|Manufacturer:||Huta Stalowa Wola SA (HSW)|
|Product type:||Armoured Vehicles|
Following an international competition, Poland selected a modified version of the now BAE Systems Land Systems (previously RO Defence) 155 mm/52 calibre Braveheart self-propelled artillery turret system to meet its future self-propelled artillery requirement.
This 155 mm/52 calibre turret has been installed on a local chassis designed and built by OBRUM with HSW being the overall prime contractor for the complete system which is called the Krab.
As of early 2008, only two prototypes of the Krab had been designed and built for an extensive series of trials by the Polish Army. During these initial trials, 50 155 mm rounds were fired of which 32 were with the maximum number of modular charges.
Although the first two turrets were supplied by the UK, the now BAE Systems Land Systems has transferred the technical data pack to Poland so that production turrets will be manufactured in Poland.
When eventually fielded, the 155 mm/52 Krab self-propelled howitzer will be used with the Azalia artillery command, control, communications and intelligence system developed by WB Electronics.
Qualification trials of the Krab were completed in 2003 and this marked the end of the research and development phase of the programme.
It was originally expected that the first order will be for a single Krab battery, which will consist of the following:
- Six Krab self-propelled artillery systems
- Two ammunition resupply vehicles based on a Star 1466 (6 × 6) truck
- Waran maintenance vehicle
- Azalia battery level artillery command, control, communications and intelligence system. This would comprise a battery/battalion command vehicle based on a Rys (8 × 8) armoured personnel carrier chassis and a second on the Honker (4 × 4) utility vehicle
In late 2006 it was stated that the Polish Ministry of National Defence Armament Council had given the go ahead for the procurement of the 155 mm/52 calibre Krab artillery system.
It is expected that up to 48 155 mm/52 calibre Krab systems will be procured which will be issued to four battalions each with 12 systems. It is expected that the first battery could be deployed as early as 2011.
Each battery will have six weapons plus two ammunition resupply vehicles, Waran maintenance vehicle and a WB Electronics Azalia artillery C4I system. The latter would comprise one battery/battalion command vehicle on an 8 × 8 chassis and a second on an 4 × 4 cross-country vehicle chassis.
In addition to the above, Poland also has a requirement for a new 155 mm precision artillery projectile with a maximum range of over 70 km.
The chassis of the 155 mm/52 calibre Krab self-propelled howitzer is a new design that uses proven parts wherever possible and is of all-welded steel construction that provides the occupants with protection from small arms fire and shell splinters.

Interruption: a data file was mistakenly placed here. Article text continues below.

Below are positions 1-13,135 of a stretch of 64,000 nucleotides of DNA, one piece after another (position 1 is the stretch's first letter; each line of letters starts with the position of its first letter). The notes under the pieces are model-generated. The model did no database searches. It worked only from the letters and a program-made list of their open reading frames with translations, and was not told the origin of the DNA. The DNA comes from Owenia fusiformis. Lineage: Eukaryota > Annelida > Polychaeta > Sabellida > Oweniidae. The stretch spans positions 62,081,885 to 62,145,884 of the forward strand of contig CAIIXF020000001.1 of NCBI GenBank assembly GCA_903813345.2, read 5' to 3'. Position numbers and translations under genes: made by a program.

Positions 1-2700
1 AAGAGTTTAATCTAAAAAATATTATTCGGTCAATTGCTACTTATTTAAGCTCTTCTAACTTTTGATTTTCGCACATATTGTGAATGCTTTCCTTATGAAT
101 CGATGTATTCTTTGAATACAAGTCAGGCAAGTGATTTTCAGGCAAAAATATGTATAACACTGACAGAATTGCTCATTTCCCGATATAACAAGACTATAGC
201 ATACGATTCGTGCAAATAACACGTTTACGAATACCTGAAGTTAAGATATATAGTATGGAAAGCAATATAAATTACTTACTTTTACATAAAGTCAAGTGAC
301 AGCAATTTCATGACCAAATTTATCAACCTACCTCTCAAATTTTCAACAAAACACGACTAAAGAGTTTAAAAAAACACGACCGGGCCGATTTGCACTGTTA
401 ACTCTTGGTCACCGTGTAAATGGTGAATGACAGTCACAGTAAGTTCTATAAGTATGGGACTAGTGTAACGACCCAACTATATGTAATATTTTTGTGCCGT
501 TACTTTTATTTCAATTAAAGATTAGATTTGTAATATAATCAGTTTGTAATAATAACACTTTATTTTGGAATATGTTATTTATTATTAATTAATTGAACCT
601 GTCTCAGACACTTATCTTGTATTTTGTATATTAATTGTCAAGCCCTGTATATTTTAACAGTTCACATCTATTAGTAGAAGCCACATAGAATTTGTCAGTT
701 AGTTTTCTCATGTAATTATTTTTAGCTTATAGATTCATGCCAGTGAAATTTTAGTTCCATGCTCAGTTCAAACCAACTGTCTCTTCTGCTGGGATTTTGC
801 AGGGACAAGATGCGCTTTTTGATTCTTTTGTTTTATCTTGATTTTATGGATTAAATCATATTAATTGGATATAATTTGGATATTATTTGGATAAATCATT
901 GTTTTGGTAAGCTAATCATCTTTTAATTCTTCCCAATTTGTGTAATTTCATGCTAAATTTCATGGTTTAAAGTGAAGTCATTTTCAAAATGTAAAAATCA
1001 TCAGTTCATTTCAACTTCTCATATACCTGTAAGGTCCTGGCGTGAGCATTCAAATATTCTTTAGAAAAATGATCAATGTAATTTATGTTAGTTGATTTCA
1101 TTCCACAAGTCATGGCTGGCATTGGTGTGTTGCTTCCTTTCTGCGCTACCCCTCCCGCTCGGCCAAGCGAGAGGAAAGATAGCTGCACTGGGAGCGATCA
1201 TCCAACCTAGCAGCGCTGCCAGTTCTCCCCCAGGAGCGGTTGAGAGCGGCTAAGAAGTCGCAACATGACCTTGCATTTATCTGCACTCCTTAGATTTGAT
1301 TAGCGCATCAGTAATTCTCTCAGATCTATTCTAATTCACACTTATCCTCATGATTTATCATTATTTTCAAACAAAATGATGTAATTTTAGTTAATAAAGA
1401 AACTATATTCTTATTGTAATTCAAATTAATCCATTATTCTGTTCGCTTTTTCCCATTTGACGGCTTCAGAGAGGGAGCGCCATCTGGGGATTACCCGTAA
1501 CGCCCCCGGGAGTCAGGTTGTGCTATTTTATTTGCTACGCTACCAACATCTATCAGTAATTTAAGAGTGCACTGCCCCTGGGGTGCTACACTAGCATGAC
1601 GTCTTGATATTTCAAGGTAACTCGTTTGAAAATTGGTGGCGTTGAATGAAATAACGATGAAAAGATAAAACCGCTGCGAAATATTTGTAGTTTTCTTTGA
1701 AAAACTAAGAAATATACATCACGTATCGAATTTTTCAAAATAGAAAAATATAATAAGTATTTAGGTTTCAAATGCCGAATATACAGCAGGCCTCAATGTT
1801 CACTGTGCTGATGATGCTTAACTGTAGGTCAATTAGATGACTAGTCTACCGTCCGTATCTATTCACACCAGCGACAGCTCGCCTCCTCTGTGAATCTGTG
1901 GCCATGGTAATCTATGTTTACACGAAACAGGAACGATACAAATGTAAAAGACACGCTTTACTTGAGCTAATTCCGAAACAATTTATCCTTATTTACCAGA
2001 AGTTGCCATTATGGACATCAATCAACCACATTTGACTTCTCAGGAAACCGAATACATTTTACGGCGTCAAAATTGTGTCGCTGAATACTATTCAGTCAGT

The driver is seated at the front of the vehicle on the left side and has a single-piece hatch cover in front of which is a single, wide-angle day periscope that can be replaced by a passive periscope for driving at night. Mounted on the forward part of the hull is a gun travel lock for the 155 mm/52 calibre ordnance that is operated by the driver from within the vehicle.
The power pack is located to the right of the driver with the air inlet and out louvres in the roof and the exhaust outlet on the right side of the hull so the exhaust gases blow downwards. The diesel fuel tanks are located under the floor of the vehicle.
The suspension is of the torsion bar type with either side consisting of seven, dual, rubber-tyred road wheels with the drive sprocket at the front and idler at the rear. There are also track return rollers and the upper part of the suspension is covered by a skirt to help reduce dirt.
The turret is positioned at the rear of the vehicle with the crew entering and leaving the vehicle via a large door in the hull rear.
The turret is almost identical to that installed on the AS90 Braveheart covered in detail in a separate entry. The main differences are that it has a locally developed fire-control system, local 12.7 mm machine gun mounted on the left side of the turret roof and a bank of four 81 mm electrically-operated smoke grenades either side of the turret, firing forwards.
According to HSW, the Krab has a burst rate of fire of three rounds in 10 seconds and a maximum rate of fire of 18 rounds in three minutes. A flick rammer is fitted as standard. Minimum range is 4.7 km and maximum range firing an assisted projectile is 40 km. Aiming accuracy in range is 0.50 per cent and in azimuth 0.1 per cent.
The gun commander is provided with a DD-9620 terminal that receives target information from the battery command post. Mounted over the 155 mm/52 calibre ordnance is a muzzle velocity measuring radar that feeds information to the fire-control system. A navigation system is also fitted as standard.
In addition to the internal and external communication system, Krab has a fire-control system that includes a computer to control the turret mechanism, gun layer computer and a ballistic calculation and gun commander computer.
There is also a direct fire sight and a laser range-finder mounted coaxial with the 155 mm armament. An auxiliary power unit is provided for the turret that allows all of the Krab systems to be run with the main diesel engine shut down.
Standard equipment on the Krab includes an NBC system, front-mounted dozer blade, fire/explosion detection and suppression system and a laser warning system that is coupled to the two banks of 81 mm electrically operated smoke grenade launchers mounted either side of the turret.